'Some Monday Mornings Are Easier On Me Than They Are On Other Lads'
Darragh O'Connell thinks he resembles Harry Potter with the cut he's sporting on his forehead. The Cuala and Dublin hurler doesn't want to elaborate too much on how he got it - it wasn't a clip in training.
"A bit of clumsiness. I think, yeah. I wish I could blame someone, it was more my own fault. You don't want any more information! I was like Harry Potter there when I was taking the pictures earlier."
O'Connell is sitting in the offices of a PR company near St. Stephen's Green to promote this weekend's AIB All-Ireland Club Hurling Championship semi-final against Galway champions Liam Mellows.
It's put to him that he's been described as a health freak in the past. That's a label with which he doesn't fully agree. Though, he has a suspicion has to why he has been called as such: his teetotaller status.
"I try to keep a wrap on things alright. I suppose I don't drink which is a help - that's a start anyway. I'm not sure I'm as much as a health freak as may have been said.
"If you're trying to perform and get the best out of yourself, you're trying to prepare as best as you possibly can. I don't think I'm any different to the rest of the lads. That's there in the group.
"At this stage every team across the country, no matter who you are, if you're trying to perform to your best at the weekend you have to be at your best during the week."
Though he hurls with Dublin, his inter-county allegiance was not always with the capital. He's originally from Abbeydorney, a village in the heartland of Kerry hurling. He switched clubs to Cuala in 2015 and a call-up to the Dublin panel soon followed.
In the years previous he won a Christy Ring Cup with the Kingdom along with All-Ireland U21 B titles. The move to Dublin has seen a more notable addition to his medal collection: an All-Ireland club title with Cuala last year. That may well be augmented this year - Cuala are second favourites behind Munster champions Na Piarsaigh.
Growing up in North Kerry, the decision to not take a sup was one which was always going to be tested. "There's always going to be that pub aspect there after games or whatever."
I suppose I grew up and I never drank in college - it wasn't something that I was taken to or interested in. It's something that I suppose came from when you were 17 or 18 and then, you know, it's a little harder during college.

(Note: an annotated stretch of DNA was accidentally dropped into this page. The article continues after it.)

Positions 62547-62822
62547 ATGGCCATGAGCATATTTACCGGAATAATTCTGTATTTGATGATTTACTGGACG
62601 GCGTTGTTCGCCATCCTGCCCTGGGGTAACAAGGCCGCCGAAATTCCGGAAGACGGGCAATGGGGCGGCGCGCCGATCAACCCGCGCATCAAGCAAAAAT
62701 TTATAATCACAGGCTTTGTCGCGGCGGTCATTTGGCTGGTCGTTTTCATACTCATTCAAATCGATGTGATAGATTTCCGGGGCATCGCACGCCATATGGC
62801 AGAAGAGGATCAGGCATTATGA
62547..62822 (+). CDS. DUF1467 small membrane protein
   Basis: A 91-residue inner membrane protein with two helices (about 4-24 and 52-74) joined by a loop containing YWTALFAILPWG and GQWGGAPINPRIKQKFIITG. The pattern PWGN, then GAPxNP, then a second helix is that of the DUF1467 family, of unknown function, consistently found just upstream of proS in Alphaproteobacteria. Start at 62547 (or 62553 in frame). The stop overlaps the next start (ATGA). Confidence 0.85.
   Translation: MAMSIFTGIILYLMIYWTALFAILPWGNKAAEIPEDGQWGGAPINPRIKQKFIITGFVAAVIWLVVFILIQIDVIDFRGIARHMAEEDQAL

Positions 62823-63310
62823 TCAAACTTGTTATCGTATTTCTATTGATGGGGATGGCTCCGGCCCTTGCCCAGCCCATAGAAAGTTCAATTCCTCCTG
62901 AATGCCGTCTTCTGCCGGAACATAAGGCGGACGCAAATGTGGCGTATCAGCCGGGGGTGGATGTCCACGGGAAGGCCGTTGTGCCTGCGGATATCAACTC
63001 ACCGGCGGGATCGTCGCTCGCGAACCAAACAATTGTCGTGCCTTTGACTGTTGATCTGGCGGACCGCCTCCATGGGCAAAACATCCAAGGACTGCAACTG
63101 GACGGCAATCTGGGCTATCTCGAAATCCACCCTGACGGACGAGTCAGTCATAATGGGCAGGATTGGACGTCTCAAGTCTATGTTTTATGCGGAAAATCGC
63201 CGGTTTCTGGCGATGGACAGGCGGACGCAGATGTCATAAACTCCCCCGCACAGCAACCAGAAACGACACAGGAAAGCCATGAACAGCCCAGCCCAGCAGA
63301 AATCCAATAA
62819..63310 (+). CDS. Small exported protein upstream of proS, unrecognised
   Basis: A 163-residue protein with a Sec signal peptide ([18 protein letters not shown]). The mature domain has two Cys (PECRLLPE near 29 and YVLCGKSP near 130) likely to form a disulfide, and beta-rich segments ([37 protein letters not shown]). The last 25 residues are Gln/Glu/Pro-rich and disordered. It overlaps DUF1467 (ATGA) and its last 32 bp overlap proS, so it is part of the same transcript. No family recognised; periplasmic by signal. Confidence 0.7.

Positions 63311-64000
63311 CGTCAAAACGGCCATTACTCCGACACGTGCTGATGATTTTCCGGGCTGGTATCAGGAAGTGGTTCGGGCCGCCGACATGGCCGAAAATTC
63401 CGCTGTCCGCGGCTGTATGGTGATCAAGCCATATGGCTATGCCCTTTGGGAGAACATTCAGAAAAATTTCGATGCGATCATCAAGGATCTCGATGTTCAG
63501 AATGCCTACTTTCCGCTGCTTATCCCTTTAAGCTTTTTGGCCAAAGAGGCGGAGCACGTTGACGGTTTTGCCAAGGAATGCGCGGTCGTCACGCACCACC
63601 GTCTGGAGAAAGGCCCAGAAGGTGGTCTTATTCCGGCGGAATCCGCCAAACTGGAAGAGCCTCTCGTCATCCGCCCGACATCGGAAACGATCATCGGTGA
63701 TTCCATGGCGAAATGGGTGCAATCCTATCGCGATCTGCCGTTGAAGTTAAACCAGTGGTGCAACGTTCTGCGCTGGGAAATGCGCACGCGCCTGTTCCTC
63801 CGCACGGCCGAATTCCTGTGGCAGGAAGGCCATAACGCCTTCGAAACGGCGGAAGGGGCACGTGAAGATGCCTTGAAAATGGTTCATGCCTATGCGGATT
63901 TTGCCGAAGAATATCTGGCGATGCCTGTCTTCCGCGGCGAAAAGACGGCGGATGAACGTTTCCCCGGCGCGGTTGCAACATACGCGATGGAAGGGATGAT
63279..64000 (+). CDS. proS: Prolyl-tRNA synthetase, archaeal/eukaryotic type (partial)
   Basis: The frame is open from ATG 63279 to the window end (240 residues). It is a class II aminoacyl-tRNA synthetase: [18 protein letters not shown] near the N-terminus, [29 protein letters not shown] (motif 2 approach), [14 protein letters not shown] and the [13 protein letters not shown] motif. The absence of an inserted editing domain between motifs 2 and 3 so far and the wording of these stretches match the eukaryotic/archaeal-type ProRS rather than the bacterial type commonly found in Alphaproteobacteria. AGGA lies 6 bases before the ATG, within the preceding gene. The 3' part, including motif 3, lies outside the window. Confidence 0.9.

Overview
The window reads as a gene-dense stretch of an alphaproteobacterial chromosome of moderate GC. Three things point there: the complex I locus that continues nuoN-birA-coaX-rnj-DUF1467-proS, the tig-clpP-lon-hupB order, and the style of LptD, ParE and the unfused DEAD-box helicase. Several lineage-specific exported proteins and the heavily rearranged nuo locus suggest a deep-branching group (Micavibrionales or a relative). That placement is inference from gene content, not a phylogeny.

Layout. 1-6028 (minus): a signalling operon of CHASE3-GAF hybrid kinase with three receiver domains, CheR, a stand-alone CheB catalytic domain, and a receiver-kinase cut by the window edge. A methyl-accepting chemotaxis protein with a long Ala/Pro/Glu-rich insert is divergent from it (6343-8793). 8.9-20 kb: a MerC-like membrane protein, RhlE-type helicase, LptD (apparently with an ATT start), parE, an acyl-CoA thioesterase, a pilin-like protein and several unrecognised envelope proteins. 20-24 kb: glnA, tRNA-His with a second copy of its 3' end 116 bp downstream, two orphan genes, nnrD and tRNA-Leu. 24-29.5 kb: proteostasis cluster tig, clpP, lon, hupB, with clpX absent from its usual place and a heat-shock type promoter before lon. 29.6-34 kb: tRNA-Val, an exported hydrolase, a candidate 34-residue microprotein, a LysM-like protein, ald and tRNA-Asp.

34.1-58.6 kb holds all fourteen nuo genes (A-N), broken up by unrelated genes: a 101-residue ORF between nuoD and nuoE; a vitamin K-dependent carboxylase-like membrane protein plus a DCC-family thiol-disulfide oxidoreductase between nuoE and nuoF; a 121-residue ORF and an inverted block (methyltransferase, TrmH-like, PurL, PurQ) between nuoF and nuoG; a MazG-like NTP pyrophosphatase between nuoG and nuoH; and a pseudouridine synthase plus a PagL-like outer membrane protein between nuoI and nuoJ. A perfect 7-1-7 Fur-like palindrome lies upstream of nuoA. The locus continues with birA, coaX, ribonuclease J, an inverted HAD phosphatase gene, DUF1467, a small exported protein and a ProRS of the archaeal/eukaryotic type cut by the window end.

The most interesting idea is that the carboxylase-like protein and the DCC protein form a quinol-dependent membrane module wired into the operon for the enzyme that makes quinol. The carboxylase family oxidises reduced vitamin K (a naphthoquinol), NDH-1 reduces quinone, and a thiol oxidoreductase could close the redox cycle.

I didn't really think about it too much at the time, it was just something that I decided on and nobody is going to question you, I think. It's maybe going back years ago it might have been different but now you have more and more younger people deciding not to drink.
Ultimately, he believes that the choice made a decade ago has benefited his hurling career.
"You probably would [have benefited]. Some Monday mornings are easier on me than they are on other lads.
"Lads playing at the highest level aren't going to be out drinking too often during the season, you don't get too many opportunities. At this level, it doesn't make too much of a difference."
Cutting out those arduous trips back to Kerry for training sessions with the county has also helped him become a better player. Living in Dublin for his job as a primary school teacher in Greystones, he spent two years on the N7. During the week, he would train with Cuala to maintain his fitness. Transferring clubs was just a natural progression.
Being a teacher, I might have had the months at home, but it’s very difficult really to play with a team when there’s that amount of travelling involved. You’re up and down, your house is in Dublin like, I might have had a couple of weeks at home, but I spent a lot more time on the road.
"I suppose you would [improve] because when you're doing that much travelling it's very hard to get yourself 100 per cent right for the game at the weekend. You might have been travelling up and down during the week and it's obviously difficult then as well.
"So, yeah, I think everything, as in you're better prepared than anything else to help the group or help the team."
Cuala’s Darragh O’Connell is pictured ahead of the AIB GAA Senior Hurling Club Championship Semi-Final where they face Liam Mellows at Semple Stadium on Saturday, February 10th. For exclusive content and behind the scenes action throughout the AIB GAA & Camogie Club Championships follow AIB GAA on Facebook, Twitter, Instagram and Snapchat. Photo by Sam Barnes/Sportsfile